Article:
Upset-minded Panthers suddenly have great expectations
by Tom Sorensen of The Charlotte Observer
When you talk about great moments in Charlotte's sports history, you now talk about the Carolina Panthers' 12-9 overtime victory Sunday against the Tampa Bay Buccaneers. Or you don't talk about it. You shout it. The Panthers beat the reigning NFL champions in their city, on their turf, in front of their crazed fans. The Buccaneers make a living out of being the toughest team on the field. They are the most famous collection of bullies in all of sports. They come at you with Warren Sapp, who might be the best defensive tackle in the NFL; Simeon Rice, who might be the best outside pass rusher; and Derrick Brooks, who is the best linebacker.
No opponent ever will admit it, but visitors often are intimidated before they step into Raymond James Stadium, the stadium with the pirate ship and the pirate flag and the plundering defense that ought to wear black patches over one eye. And as crazed as the Bucs and their fans usually are, they were even more crazed Sunday. The Bucs gathered on their field before the game to celebrate their 7-month-old, 27-point Super Bowl victory. They reminded their fans they were the best in the NFL last season, and they implied they were going to give them even more.
The world expected them to. The Panthers were 9 1/2-point underdogs, the second-biggest underdogs this week in the NFL. But not for a moment were the Panthers, despite their aqua-blue jerseys, intimidated. Never once did they take a step backward. Although they weren't as famous, they believed they were just as good, and through four quarters and one period of overtime, for 3 hours and 50 minutes, that's how they played.
The game was sloppy. The Panthers and Bucs together were penalized 288 yards. Carolina's offense failed to generate 288 yards. It was sloppy in part because of the passion with which these teams went after each other. Officials called 33 infractions. How many you think they missed? Tampa Bay kept waiting for the Panthers to wilt and fade and go back to the bottom of the division. Not likely. Not Sunday and perhaps not again.
Here's how tough the Panthers were: As time expired in regulation, Tampa Bay quarterback Brad Johnson hit Keenan McCardell in the back of the end zone. The Panthers had been leading since the first quarter. Now the game was tied, and the play had used up the last five seconds. While fans danced and hugged and screamed, the Panthers stood there in their aqua-blue jerseys, not moving and not quite believing what the Super Bowl champions had done to undermine all of the good work Carolina had done.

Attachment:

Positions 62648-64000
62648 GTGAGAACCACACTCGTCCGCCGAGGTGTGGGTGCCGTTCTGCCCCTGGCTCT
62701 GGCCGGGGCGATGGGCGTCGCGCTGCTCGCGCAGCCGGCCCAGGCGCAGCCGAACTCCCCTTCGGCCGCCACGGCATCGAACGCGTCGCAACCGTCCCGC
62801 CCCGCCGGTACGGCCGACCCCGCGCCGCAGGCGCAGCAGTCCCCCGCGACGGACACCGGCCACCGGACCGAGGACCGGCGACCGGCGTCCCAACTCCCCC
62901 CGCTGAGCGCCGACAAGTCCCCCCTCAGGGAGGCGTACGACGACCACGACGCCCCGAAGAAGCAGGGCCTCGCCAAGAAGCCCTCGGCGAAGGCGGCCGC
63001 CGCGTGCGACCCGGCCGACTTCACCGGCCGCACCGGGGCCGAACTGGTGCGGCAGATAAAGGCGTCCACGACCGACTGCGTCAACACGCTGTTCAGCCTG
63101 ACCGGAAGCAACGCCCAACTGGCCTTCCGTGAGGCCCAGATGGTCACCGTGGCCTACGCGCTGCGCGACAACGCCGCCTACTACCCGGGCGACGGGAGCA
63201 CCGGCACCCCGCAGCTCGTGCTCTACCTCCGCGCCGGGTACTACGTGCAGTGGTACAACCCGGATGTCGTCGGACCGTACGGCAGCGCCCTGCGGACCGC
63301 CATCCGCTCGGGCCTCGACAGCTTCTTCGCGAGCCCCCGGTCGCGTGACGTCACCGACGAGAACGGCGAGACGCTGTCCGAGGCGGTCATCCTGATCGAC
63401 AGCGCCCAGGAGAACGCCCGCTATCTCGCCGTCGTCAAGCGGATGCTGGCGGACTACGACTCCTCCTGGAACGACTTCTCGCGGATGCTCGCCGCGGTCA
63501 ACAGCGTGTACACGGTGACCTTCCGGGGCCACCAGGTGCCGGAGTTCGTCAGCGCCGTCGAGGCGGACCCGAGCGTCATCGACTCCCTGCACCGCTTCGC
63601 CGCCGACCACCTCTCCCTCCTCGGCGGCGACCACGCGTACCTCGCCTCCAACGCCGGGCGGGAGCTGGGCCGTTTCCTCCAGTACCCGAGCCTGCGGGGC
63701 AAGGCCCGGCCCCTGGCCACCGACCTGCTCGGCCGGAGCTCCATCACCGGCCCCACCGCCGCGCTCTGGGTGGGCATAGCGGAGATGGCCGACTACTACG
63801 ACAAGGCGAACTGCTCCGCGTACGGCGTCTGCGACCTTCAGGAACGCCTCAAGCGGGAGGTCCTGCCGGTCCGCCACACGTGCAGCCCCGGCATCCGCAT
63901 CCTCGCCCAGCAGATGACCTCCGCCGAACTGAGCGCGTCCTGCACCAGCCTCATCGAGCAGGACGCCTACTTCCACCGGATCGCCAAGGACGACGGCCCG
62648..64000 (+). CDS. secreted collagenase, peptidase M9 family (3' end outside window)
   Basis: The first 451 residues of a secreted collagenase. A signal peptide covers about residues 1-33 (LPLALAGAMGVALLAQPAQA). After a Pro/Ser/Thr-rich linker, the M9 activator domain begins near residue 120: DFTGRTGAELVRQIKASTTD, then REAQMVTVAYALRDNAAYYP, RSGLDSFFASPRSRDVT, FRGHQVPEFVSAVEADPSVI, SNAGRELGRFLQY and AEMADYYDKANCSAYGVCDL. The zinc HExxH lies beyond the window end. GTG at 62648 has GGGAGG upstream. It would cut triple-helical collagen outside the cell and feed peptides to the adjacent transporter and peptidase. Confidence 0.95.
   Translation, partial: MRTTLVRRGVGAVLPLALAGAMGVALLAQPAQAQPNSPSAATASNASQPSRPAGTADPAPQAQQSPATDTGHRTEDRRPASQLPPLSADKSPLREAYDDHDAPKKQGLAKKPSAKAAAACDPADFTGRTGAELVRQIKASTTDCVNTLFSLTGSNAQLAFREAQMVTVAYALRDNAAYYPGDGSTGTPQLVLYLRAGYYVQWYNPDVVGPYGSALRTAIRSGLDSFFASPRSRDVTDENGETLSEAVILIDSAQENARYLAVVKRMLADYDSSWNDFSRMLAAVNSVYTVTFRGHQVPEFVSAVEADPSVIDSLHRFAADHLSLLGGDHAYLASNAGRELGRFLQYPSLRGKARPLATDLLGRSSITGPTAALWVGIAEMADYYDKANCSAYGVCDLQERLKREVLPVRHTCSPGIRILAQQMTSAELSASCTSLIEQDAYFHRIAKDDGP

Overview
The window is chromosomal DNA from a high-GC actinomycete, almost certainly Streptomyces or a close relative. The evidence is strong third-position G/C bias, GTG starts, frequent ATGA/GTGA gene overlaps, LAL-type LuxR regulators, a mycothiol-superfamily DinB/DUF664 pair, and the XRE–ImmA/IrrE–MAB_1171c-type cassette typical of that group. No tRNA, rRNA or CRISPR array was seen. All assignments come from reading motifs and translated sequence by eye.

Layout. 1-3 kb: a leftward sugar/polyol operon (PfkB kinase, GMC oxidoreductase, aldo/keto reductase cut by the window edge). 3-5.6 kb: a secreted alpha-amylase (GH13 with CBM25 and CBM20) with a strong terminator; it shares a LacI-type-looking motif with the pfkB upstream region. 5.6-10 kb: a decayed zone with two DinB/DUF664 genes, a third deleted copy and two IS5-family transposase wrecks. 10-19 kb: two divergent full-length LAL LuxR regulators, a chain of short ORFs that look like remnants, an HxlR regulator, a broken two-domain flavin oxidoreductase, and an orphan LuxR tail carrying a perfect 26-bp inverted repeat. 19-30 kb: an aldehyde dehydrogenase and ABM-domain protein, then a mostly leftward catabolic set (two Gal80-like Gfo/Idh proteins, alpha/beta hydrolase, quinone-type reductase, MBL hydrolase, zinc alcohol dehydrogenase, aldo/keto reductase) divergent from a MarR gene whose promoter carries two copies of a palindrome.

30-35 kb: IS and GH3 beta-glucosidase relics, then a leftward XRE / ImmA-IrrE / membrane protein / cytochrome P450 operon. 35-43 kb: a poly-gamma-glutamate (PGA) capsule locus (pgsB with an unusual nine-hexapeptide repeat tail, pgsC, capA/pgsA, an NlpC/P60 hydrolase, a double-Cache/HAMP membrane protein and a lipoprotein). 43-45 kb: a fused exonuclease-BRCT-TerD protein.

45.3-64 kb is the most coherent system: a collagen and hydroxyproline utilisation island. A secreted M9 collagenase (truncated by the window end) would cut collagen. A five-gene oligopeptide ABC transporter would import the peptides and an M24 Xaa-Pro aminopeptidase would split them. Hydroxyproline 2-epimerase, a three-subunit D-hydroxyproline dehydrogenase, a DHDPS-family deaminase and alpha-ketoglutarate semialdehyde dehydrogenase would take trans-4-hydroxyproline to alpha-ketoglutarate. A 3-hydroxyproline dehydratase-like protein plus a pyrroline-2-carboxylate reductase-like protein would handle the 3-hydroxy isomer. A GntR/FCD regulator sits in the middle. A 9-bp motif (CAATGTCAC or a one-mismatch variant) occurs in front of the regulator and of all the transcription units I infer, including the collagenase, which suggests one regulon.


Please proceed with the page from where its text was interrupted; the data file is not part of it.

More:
All that remained was for Martin Gramatica to kick the extra point that in the NFL is automatica. But Carolina tackle Kris Jenkins, who earlier had overpowered the Tampa Bay snapper to block a kick, powered past him and blocked one more. All of dancing in the bleachers ceased, and it would not start again. That's because, in overtime, Carolina return man Steve Smith, awaiting a punt, watched the ball bounce at the Carolina 8 and, in a move both dangerous and exhilarating, picked it up, slipped two diving tackles and beat two more tacklers so badly they were slapping at air. He returned the punt 52 yards, and five plays later John Kasay kicked the field goal that gave Carolina its biggest victory since the playoffs after the 1996 season.
The Panthers are in first place by themselves in the NFC South. They have won two games in the final seconds. They've had even peripheral fans screaming at the television and then hugging it. A season expected to be good suddenly feels like a whole lot more.